11. Well you haven't mentioned using any bootflags so may I recommend some for you to try? kcsuffic=amd -v -x GraphicsEnabler=No nv_disable=1 The first bootflag should help since you're running with an AMD processor. The second bootflag is simply running the booting in verbose mode. The third bootflag is running in safe mode (which is the only way I've been able to get into the installer with my machines) The fourth and fifth bootflag should help since you may not have native support for your variant of the GTX 970 (just in case) Once you get OS X installed on your machine you should be looking to get ethernet and Nvidia web drivers installed before you can remove the last 4 bootflags (you don't have to remove the verbose mode (-v) bootflag if you don't want to) Which should leave you with this bootflag once you get QE/CI enabled: kcsuffic=amd You can probably add that to your boot.plist file if you get tired of typing in that bootflag whenever you start up the system.
  12. I may have found a possible solution to your problem Léonard: http://www.macbreaker.com/2013/03/radeon-7000-hackintosh.html Essentially this will be the process for your machine: Set your BIOS to default to your integrated graphics (IGPU) Plug your monitor into the Radeon HD 7770 Use the following bootflags: -v GraphicsEnabler=No npci=0x2000 Then you might have functioning QE/CI, otherwise you'll either want to pick up a known functioning Nvidia GPU for OS X Sierra or resort to downgrading the version of OS X to a known functioning version. (I think 10.8.3 is the minimum supported version for the HD 7770 (Mountain Lion) see this post for specific variants of the Radeon HD 7000 series cards that are known to work: https://www.tonymacx86.com/threads/list-of-confirmed-radeon-hd-7xxx-series-10-8-3.92952/ )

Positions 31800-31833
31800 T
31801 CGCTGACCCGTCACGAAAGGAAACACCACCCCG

13. Okay, I want to know if you can install the appropriate Nvidia Web Drivers for your version of Sierra (which can be found from this list: http://www.insanelymac.com/forum/topic/312525-nvidia-web-driver-updates-for-macos-sierra-update-04192017/ ) If you can, then that should fix the graphical bugs, QE/CI, and the video memory issue. I want you to run with these bootflags for when you're installing the Nvidia Web Drivers: -v GraphicsEnabler=No nv_disable=1 Once you have installed the appropriate Nvidia drivers and selected "Web Drivers" (which should require you to restart your system at least twice; once after the installation of the Nvidia OS X Default drivers and once after you select the Nvidia Web Drivers from the control panel). When you restart after selecting the Nvidia Web Drivers, you shouldn't require any bootflags (but I'd still recommend the verbose mode (-v) bootflag to see where your system may be hanging on boot if it does boot a bit too slow)